Saturday, November 07, 2015

Boston: Two officers face discipline in mishandling of domestic violence case that resulted in murder

Stephanie McMahon wanted her intoxicated ex-boyfriend out of her Hyde Park home, which is why she called Boston police. When the two officers arrived, they failed to make the simple computer check that would have confirmed the restraining order she told them she had against him, and should have led to his arrest. They took Randall Tremblay to a detox facility instead.

That may have been a fatal lapse. A day later McMahon was beaten to death.

Now, Tremblay is awaiting trial in McMahon's murder, and two police officers and a dispatcher face discipline, according to Police Commissioner William B. Evans, who called the case "extremely troubling."

"Domestic violence all too often ends with tragic results," Evans said this week. "It is concerning that additional steps weren't taken in this case."

Police officers Robert C. Boyle and William R. Hubbard have been on administrative duty, and Evans said they are facing "appropriate discipline." A department spokesman said the officers could be suspended.

According to the Police Department's account, Boyle and Hubbard responded to McMahon's River Street apartment twice on Nov. 16, 2014. Both times, officers were asked to remove an intoxicated person from the apartment. The second time, McMahon told the officers that she wanted Tremblay out of her apartment, according to a police spokesman, Lieutenant Detective Michael McCarthy.
Both McMahon and Tremblay were intoxicated, McCarthy said. "They were known to us to have issues with each other," he said.

McMahon told the officers she had a restraining order against Tremblay, but when asked to provide a copy of it she instead showed them hospital discharge papers, McCarthy said. The officers took Tremblay to Lemuel Shattuck Hospital for detox, where he spent the night before signing himself out.

Police discovered her battered body beneath a blanket on her sofa shortly after 2 a.m. on Nov. 18, 2014. Her face was bruised and bloodied, according to court documents. McMahon's skin was cold to the touch. Her dentures, full of blood, were on a TV stand.

On March 9, the medical examiner ruled McMahon's death a homicide caused by blunt force injuries to her head.

A homicide investigator discovered the active restraining order against Tremblay, court records show.

An internal affairs investigation was then launched at the urging of homicide investigators. The investigation found that Boyle, a 28-year veteran of the force and former union secretary, and Hubbard, a 12-year veteran, neglected their duty when they failed to identify Tremblay, document their response to the call, and determine if there was a restraining order against him, McCarthy said.

The department's rules indicate that anyone found to be in violation of a restraining order could be subject to arrest.  McCarthy said arrest is the preferred response in such cases.

A discipline hearing will be scheduled for the officers, McCarthy said.

Police records show Boyle has had 22 internal and citizen complaints filed against him for use of force, disrespectful treatment, and conduct unbecoming. Six of those complaints have been sustained, meaning that there was enough evidence to support the complaint.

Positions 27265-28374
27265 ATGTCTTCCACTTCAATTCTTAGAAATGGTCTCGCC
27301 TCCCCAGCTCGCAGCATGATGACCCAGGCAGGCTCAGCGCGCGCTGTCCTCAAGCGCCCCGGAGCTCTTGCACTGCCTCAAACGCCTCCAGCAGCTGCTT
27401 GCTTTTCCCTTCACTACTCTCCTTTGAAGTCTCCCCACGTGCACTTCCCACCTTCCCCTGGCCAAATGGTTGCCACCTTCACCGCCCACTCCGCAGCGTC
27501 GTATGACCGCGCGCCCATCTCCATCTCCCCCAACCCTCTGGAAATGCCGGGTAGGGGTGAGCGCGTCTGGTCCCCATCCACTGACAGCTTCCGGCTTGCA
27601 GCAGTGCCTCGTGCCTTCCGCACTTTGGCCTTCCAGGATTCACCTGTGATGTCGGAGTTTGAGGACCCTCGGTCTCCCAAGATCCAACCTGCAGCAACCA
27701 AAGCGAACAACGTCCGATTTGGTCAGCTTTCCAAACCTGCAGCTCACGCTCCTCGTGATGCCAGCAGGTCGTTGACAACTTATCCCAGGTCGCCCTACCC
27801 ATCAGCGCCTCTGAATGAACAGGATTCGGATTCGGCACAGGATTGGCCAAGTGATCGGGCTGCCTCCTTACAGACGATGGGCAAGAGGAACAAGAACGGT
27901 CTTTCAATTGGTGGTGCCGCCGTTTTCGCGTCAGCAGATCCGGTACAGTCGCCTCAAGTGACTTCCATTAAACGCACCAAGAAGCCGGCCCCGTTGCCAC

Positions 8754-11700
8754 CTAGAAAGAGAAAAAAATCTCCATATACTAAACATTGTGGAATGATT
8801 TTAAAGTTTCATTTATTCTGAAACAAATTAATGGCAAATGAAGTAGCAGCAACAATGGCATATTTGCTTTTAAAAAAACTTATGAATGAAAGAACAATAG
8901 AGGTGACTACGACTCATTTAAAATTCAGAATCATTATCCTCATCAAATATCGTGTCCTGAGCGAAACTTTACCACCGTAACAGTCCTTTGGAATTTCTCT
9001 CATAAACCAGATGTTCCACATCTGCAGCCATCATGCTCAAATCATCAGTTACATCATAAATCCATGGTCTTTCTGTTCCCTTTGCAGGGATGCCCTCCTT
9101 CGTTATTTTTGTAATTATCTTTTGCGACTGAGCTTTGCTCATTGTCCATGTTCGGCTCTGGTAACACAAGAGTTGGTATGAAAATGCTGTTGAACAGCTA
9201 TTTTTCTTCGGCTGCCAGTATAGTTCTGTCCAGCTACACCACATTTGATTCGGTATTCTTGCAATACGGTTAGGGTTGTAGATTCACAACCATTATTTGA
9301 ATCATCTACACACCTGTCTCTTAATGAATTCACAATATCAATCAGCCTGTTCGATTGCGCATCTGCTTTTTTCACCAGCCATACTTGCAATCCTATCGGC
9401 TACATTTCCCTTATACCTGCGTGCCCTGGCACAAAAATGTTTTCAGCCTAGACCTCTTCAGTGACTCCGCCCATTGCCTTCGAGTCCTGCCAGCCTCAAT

Boyle made headlines roughly two decades ago when he shot and killed a Dorchester man he said had a gun. State and local prosecutors determined that the shooting was justified.

Hubbard has three complaints on his record, including the complaint in the McMahon case. He was the subject of a 2006 lawsuit after he led a car chase that left a 15-year-old boy dead in Roslindale.

Boston Police Patrolmen's Association attorney Kenneth Anderson described Boyle and Hubbard as "outstanding officers" who, when responding to McMahon's call, did "the best they could in this situation."  Anderson said the officers had a "complete lack of cooperation from all parties involved."

A civilian dispatcher, Sean Murphy, who also faces discipline, downgraded the domestic violence call to "a removal" without a supervisor's permission, McCarthy said. Under a domestic violence call a written report is required, McCarthy said, adding that once it was downgraded the officers can clear the call without a report.

Tremblay, 44, a homeless convicted sex offender with a lengthy criminal record that includes a child rape conviction and assault and battery charges, is scheduled to stand trial in March on charges that he beat McMahon to death and violated the restraining order she had filed against him.

In the April, 23, 2014, restraining order, McMahon said Tremblay pushed her to the floor during an argument. It wasn't the first time he had done something like that, she said, but she hadn't reported it to police. "I'm afraid of retaliation," she wrote. "I have PTSD, and I don't want to live my life looking behind my back all of the time."

Reached by phone Wednesday, McMahon's mother, Marilyn Barresi, said she was devastated by her daughter's death. When she was informed of the internal affairs investigation involving the two officers, she said: "I don't have a reaction to that. This is the second daughter I have lost."

Barresi said McMahon was beaten so brutally that the casket had to be kept closed at her funeral. "This is a terrible day for me," she said on Wednesday, the day McMahon would have turned 48. "It's a monster who did it."

Original report here

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